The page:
Monster and Rockstar failed torespond to requests for interviews, buta Red Bull spokesperson said via e-mail, Red Bull Energy Drink is a safeconsumer product that can be con-sumed when you are in need of energyor want to be on top of your game. Weare confident in the safety of Red Bull,as 4 billion cans were safely consumedworldwide last year. In addition, therehas never been a link between RedBull and any health issue.

    Baker said the occasional energydrink probably wont cause muchharm.

    What were concerned about isthat teenagers get into energy drinksso much that theyre drinking themand displacing a lot of their nutrientsthey should be having, she said. Itsreally the same concept with sodasand things like that. Theyre drinkingthat when they should be having some-thing more nutritious.

    Were seeing teens come intothe emergency room complain-ing of heart palpitations becausethe caffeine level in these energydrinks is so much more potentthan whats in a soft drink.TAMMY MCCONNELL, LNP AND NURSINGINSTRUCTOR

  • For Daniel Wright, a world withouteggs wouldnt just be a sad existencewithout our favorite breakfast plate orbirthday cake.

    I just dont think a kitchencould exist without eggs, saidWright, chef at Tomato Jam Cafin Asheville. Its almost a cor-nerstone of the kitchen.

    This versatile symbol ofspring and the Easter season is aregular feature on his menus at hisbusiness and his home, where hecooks for his two sons, Kaden, 7,

    and Elijah, 5. Andin April, local eggsproduced by chickens,ducks and quails will beavailable just in time forpicnics and Easter cele-brations.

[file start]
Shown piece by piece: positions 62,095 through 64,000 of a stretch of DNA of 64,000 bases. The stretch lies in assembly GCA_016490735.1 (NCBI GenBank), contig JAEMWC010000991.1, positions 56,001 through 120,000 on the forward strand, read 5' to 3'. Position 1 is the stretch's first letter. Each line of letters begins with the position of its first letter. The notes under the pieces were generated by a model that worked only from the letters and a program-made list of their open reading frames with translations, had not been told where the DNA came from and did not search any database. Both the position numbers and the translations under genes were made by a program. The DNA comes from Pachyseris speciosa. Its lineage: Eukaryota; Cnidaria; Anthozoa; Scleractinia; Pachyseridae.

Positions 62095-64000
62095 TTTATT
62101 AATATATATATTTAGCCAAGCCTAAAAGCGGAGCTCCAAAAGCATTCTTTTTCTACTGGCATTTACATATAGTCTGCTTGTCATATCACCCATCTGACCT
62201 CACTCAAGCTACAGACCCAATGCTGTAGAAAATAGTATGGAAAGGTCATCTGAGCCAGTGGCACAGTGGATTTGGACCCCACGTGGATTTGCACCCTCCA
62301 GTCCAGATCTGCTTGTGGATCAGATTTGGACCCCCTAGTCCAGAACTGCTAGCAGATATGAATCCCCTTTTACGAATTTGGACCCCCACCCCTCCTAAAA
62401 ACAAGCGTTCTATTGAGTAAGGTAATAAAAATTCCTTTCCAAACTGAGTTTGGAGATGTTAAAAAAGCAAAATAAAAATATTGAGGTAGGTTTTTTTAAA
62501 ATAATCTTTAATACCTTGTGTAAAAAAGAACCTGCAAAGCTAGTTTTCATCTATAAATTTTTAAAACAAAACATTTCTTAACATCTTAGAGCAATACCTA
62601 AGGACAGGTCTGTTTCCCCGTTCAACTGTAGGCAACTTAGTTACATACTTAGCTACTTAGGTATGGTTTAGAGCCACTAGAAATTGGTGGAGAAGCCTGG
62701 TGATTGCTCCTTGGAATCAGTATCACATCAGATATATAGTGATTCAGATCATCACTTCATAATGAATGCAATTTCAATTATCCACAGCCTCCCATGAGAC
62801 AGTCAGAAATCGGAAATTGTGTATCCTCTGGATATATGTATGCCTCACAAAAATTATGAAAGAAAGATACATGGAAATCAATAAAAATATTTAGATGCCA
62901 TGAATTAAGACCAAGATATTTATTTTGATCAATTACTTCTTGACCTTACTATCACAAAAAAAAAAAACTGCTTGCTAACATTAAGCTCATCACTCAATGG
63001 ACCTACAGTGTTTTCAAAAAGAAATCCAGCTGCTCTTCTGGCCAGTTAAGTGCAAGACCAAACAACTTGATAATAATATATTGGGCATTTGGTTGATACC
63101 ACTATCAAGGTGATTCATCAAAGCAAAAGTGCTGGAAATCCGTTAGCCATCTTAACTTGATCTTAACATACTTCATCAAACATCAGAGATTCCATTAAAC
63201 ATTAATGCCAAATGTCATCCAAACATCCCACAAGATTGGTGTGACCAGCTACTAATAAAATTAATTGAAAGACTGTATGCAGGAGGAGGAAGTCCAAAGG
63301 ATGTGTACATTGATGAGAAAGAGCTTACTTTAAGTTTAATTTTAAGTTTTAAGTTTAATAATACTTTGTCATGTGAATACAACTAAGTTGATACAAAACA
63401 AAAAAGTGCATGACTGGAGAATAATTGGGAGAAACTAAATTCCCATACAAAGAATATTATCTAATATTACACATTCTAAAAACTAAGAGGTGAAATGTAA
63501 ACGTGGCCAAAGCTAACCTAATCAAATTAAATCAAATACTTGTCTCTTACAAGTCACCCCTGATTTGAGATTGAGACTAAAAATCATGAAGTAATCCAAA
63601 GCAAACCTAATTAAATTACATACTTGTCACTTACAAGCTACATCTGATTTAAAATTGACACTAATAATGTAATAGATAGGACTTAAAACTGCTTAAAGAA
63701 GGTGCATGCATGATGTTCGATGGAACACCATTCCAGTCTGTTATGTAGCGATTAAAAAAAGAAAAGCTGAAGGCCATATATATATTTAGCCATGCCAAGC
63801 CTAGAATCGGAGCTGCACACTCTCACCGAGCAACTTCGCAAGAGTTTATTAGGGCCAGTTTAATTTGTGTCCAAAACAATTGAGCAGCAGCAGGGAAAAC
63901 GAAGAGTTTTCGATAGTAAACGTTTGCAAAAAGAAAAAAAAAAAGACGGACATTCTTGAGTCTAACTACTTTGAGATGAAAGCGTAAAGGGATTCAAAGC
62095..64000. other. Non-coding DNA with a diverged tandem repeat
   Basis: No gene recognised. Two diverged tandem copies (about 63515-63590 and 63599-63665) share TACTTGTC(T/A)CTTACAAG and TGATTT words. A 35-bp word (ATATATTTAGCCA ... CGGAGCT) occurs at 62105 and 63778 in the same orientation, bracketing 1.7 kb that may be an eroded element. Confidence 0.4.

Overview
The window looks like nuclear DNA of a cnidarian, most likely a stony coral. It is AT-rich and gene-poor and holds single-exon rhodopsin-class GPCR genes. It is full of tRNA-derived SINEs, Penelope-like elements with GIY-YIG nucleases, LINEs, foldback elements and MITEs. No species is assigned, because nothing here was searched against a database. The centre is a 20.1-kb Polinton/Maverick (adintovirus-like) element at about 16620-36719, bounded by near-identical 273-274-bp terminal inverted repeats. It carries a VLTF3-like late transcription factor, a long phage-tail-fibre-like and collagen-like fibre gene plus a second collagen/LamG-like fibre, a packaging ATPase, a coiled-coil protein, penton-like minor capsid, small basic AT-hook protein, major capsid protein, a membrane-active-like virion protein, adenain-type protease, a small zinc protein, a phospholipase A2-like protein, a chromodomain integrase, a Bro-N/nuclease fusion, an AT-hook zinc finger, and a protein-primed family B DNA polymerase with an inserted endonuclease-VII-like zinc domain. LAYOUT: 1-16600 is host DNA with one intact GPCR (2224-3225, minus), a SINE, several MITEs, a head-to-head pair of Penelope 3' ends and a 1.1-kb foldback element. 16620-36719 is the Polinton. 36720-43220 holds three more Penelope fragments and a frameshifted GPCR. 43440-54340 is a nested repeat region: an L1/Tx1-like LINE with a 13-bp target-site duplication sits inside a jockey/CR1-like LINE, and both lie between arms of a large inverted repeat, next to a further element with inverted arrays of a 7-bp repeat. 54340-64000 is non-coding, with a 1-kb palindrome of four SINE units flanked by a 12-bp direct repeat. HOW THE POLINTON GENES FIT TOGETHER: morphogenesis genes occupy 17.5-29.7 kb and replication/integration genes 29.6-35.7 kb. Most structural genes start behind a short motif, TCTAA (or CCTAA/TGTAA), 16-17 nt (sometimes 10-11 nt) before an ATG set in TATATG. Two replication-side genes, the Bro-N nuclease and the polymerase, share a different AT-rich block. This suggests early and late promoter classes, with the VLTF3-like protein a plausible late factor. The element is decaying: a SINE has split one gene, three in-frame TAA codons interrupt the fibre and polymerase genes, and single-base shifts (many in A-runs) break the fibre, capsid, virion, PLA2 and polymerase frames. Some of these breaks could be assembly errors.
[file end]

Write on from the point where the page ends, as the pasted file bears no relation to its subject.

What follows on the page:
Wrights boys are adventurouseaters, and Kaden is even learninghow to make eggs himself. Boiled eggsare good for young chefs, he said, be-cause they are easy to deal with andslice, but are hard enough that theydont fall apart.

    Eggs are great on the kitchentable, in the classroom

    The infinite potential of the

    eggBy Carol Motsinger, WNC Parent writer

    26 W N C P A R E N T | A P R I L 2 0 1 1

  • W N C P A R E N T . C O M 2 7

    Ive pickled eggs, deviled quail eggs,boiled eggs, scotched eggs, fried eggs,Wright said of his sons varied prefer-ences. Eggs are a good choice for kidsbecause they are kind of limitless (in theways they can be prepared).

    Wright also gets the boys involved bydressing up the eggs for Halloween:They love to make deviled eggs that looklike eyeballs, dyeing the filling pink andusing an olive and pimento for the pupil.

    Thomas Shepherd and his Headwa-ters of Poverty Farm, a fifth-generationfamily-owned farm in the Big Ivy com-munity, produces duck eggs, somethingthats been in high demand from restau-rants as well as his 4-year-old daugh-ter, Camryn.

    Me and my little girl eat the duckeggs fried, he said. Its quite a bit big-ger, and there are double the mineralsand proteins (of a chicken egg). Butthere is also double the cholesterol.

    Farside Farms in Alexander is one ofthe biggest egg producers in WesternNorth Carolina, said Maggie Cramer, the

    PHOTO BY ERIN BRETHAUERKaden Wright, 7, makes deviled eggs with his father and co-owner of Tomato Jam Cafe, DanielWright. The father-son team made their deviled eggs look like monster eyeballs by adding olivesas pupils.Continues on Page 28

  • 28 W N C P A R E N T | A P R I L 2 0 1 1

    spokesperson for Appalachian Sustain-able Agriculture Project.

    If looking to buy local eggs, proba-bly the first place you are going to wantto look is at the grocery, Cramer said.You can find local eggs on the groceryshelves at such places as Earth Fare,Greenlife, Food Lion and French BroadFood Co-op.

    There are more than 350 regionalfarms and businesses offering localeggs.

    One of these businesses is at ImladrisFarm in Fairview. But dont ask WalterHarrill about the eggs their chickenoperation is maintained by his 9-year-old son, Andy.

    He expressed interest in farmingwhen he was 5, said Harrill, whothought that getting Andy some chick-ens to take care of would be the bestoption for a child. Andys parentsloaned him the money for feed andchicks.